Food for a better night's sleeppillow cases solid
Stressed out and tired of not sleeping at night？ We all know what it feels like to be exhausted and groggy after a toss n&rsquo； turn kind of night in bed. Did you know that what you put into your mouth (and feed your body) plays a role in you fall asleep， stay asleep and keep your circadian rhythms in check？ Here are a few anti-inflammatory， whole foods that you can toss into your lifestyle starting today to get your shut-eye back on track. Add these ingredients into your salads， sandwiches， yogurt， cereal or any other meal and snack you choose. I&rsquo；ve also created a delicious watermelon salad for you that&rsquo；s super easy for summer and will help get your melatonin (your sleeping hormone) ready for a peaceful night of rest.
Spinach： This leafy green is chock full of magnesium and potassium as well as calcium； three minerals that play a role in helping you sleep at night. Surprisingly， calcium helps your body create melatonin， the hormone that helps your body maintain its circadian rhythm. You can also choose kale， collard greens and Swiss chard， if desired.
Chamomile： Drinking Chamomile tea is a great way to get your body into relaxation mode at the end of the day. Purchase organic chamomile tea leaves or tea bags and steep them in boiling water with fresh lemon for an easy way to get your body into sleep mode before you get into bed.
Bananas： This fruit is high in potassium and magnesium， two key minerals to help relax your muscles while you sleep. They&rsquo；re also soaring with the amino acidpersonalized baby gifts， tryptophan that can help with the quality of your sleep.
Lentils： Rich in magnesium， which is key for getting a good night&rsquo；s sleep. They&rsquo；re also a great source of fiber and protein， which will help keep you satisfied until your next meal. Lentils are high in potassium to help you sleep through the night.
Almonds/Almond Butter： These nuts are high in magnesium， which relaxes your muscles and helps regulate your sleep patterns. Purchase raw (not roasted or salted) almonds or almond butter so that you are getting the food in its whole form without any inflammatory vegetable oils or refined salts that are often added with processing.
Walnuts/Walnut Butter： These nuts are a great source of melatonin， which helps your body relax and get into rest mode at night when the sun goes down. Add walnuts to your granola or into your salads for a great source of protein and healthy fats. Always be sure to purchase these seeds in their raw form without added salt or oils.
Pumpkin Seeds/Pumpkin Seed Butter： These seeds are packed with nutrients such as tryptophan. Enjoy a handful of pumpkin seeds (or pumpkin seed butter) with sliced apples for a simple afternoon snack or evening nibble before bed to help you relax. Always be sure to purchase these seeds in their raw form without added salt or oils.
Lemon Balm Tea： This tea is made from lemon balm， the herb that contains naturally occurring oils with compounds that can help with better sleep quality and relaxation. You can easily brew your own tea by using 4 tsp. lemon balm dried leaves and letting them steep in 1 ½； cups boiling water for 15 minutes. Then strain and drink.
Cherries： This tart fruit is one of the few sources of the sleep hormone， melatonin that regulates your internal clock. Choose fresh cherries or cherry juice (no sugar added) for the best sleep results.
Here&rsquo；s a beautiful summer recipe that you can create for summer entertaining or a simple weekend dinner at home. It&rsquo；s loaded with antioxidants， fiber， protein， healthy fats and complex carbohydrates to keep you satisfied. This is an anti-inflammatory salad so it&rsquo；s a perfect meal to serve at the end of the day a few hours before bedtime； it&rsquo；s light enough so you can get to bed easily but also gives you a dose of anti-inflammatory ingredients that your body needs to detox while you sleep.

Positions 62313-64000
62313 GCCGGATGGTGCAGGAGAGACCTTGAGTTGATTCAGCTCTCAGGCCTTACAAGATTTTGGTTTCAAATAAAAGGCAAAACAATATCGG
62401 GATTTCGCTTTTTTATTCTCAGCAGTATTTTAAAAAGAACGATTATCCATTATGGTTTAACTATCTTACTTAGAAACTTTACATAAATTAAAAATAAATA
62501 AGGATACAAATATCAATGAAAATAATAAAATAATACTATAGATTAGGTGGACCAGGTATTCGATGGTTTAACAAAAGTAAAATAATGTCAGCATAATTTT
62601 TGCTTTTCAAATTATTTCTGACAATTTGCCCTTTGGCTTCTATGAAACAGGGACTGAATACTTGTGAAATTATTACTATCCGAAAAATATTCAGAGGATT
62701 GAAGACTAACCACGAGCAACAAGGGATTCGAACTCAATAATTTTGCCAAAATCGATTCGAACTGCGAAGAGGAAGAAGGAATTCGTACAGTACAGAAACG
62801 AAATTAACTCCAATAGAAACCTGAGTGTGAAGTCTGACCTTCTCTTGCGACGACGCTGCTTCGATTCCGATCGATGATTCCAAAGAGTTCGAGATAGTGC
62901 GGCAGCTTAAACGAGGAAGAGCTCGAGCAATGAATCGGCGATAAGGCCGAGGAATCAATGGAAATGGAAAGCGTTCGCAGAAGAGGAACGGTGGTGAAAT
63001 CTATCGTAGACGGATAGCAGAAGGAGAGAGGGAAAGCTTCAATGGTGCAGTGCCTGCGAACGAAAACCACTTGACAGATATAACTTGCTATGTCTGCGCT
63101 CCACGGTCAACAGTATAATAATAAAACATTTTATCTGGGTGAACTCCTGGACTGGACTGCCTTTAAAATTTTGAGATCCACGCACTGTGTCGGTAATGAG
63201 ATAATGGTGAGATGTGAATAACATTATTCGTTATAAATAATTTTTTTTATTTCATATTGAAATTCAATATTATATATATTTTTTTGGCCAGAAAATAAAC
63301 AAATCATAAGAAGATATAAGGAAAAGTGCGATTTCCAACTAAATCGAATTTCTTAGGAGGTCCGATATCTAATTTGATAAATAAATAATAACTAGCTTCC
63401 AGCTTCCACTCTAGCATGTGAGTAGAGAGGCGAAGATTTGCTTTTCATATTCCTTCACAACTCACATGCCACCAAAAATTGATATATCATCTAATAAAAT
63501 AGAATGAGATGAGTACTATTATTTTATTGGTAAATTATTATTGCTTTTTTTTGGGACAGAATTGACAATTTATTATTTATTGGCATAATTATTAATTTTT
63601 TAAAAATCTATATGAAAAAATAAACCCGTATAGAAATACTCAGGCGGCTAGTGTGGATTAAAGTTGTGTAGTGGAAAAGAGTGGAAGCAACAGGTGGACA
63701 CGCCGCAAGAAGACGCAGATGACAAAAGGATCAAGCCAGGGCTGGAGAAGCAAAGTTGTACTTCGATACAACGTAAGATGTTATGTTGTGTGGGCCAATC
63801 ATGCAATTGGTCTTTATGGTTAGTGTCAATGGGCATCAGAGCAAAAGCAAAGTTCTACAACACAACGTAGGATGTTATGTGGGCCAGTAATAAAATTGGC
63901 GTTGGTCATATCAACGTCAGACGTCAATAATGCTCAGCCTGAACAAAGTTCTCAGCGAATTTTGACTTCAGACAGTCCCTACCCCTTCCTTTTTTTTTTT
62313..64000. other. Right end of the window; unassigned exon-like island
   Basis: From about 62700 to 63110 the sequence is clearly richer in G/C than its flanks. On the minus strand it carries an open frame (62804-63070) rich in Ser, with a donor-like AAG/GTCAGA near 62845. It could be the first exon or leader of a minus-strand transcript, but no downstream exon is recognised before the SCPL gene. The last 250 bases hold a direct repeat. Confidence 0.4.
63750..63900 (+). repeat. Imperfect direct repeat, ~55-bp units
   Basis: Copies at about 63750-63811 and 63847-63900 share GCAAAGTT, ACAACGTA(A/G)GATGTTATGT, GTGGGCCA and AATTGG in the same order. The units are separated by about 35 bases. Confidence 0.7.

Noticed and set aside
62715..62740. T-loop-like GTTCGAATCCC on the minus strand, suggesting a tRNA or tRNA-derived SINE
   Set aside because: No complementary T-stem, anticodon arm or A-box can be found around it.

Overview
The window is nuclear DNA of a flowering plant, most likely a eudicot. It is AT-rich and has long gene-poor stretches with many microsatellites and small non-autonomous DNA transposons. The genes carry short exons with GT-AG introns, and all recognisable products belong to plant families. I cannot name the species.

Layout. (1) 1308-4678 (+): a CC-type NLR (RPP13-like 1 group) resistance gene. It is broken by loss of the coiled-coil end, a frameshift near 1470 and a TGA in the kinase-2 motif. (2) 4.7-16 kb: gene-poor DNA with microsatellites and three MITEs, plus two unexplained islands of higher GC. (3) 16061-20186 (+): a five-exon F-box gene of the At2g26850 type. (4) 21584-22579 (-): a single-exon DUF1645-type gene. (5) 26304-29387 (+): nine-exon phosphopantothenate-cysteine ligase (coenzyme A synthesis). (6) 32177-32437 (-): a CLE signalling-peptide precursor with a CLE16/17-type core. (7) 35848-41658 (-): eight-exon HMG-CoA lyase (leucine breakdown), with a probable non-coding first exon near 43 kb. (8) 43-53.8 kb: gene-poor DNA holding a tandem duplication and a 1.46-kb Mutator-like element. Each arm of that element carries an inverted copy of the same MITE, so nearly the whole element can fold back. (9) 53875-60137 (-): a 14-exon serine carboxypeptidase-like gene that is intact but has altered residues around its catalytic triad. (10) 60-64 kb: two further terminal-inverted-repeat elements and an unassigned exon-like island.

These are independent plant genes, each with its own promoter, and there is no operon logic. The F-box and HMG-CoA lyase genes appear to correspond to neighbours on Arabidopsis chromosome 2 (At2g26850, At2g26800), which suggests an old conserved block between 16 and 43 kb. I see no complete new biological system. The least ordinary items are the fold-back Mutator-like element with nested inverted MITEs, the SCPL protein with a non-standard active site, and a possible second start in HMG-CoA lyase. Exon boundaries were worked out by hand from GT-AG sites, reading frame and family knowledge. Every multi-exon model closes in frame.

Watermelon Quinoa Salad
&bull； ½； cup quinoa
&bull； 2 cups (½； inch) cubes watermelon
&bull； 2 cups baby spinach
&bull； 3 small red radishes， trimmed and quartered
&bull； 3 Tbsp. raw walnuts
&bull； 1 Tbsp. finely chopped fresh basil leaves
&bull； 2 Tbsp. creamy almond butter
&bull； Juice of 1 large lemon
&bull； Sea salt and freshly ground pepper， to taste
1. Cook quinoa according to package directions. Remove from heat and set aside to cool.
2. In a large bowl， combine the room temperature quinoa， watermelon， spinach， radishes， walnuts and basil leaves. Drizzle with the almond butter and lemon juice. Gently toss to combine so that the almond butter and lemon juice coat all of the ingredients. Season to taste with sea salt and pepper and serve immediately.
About our guest food blogger： Amie Valpone， HHC， AADP is the Editor-in-Chief of www.TheHealthyApple.com. She is a chef， culinary nutritionist， professional recipe developer， food photographer， writer， and motivational speaker specializing in simple gluten-free， soy-free， and dairy-free &ldquo；clean eating&rdquo； recipes. After visiting countless doctors and the Mayo Clinic with no results， Amie was able to heal herself from a decade of chronic pain and multiple ailments， including Lyme Disease， Poly-cystic Ovarian Syndrome， Hypothyroidism， Adrenal Fatigue， Leaky Gut， and Heavy Metal and Mold Toxicity. Amie cooks for a variety of clients， including celebrities and people with busy lifestyles， who enjoy healthy， organic， whole foods. Her work appears on Martha Stewart， Fox News Health， WebMD， The Huffington Post， The Food Network， and PBS， and in Glamour， Clean Eating， SELF， Vegetarian Times Prevention， and many other magazines and media outlets. Amie splits her time between Manhattan and New Jersey.
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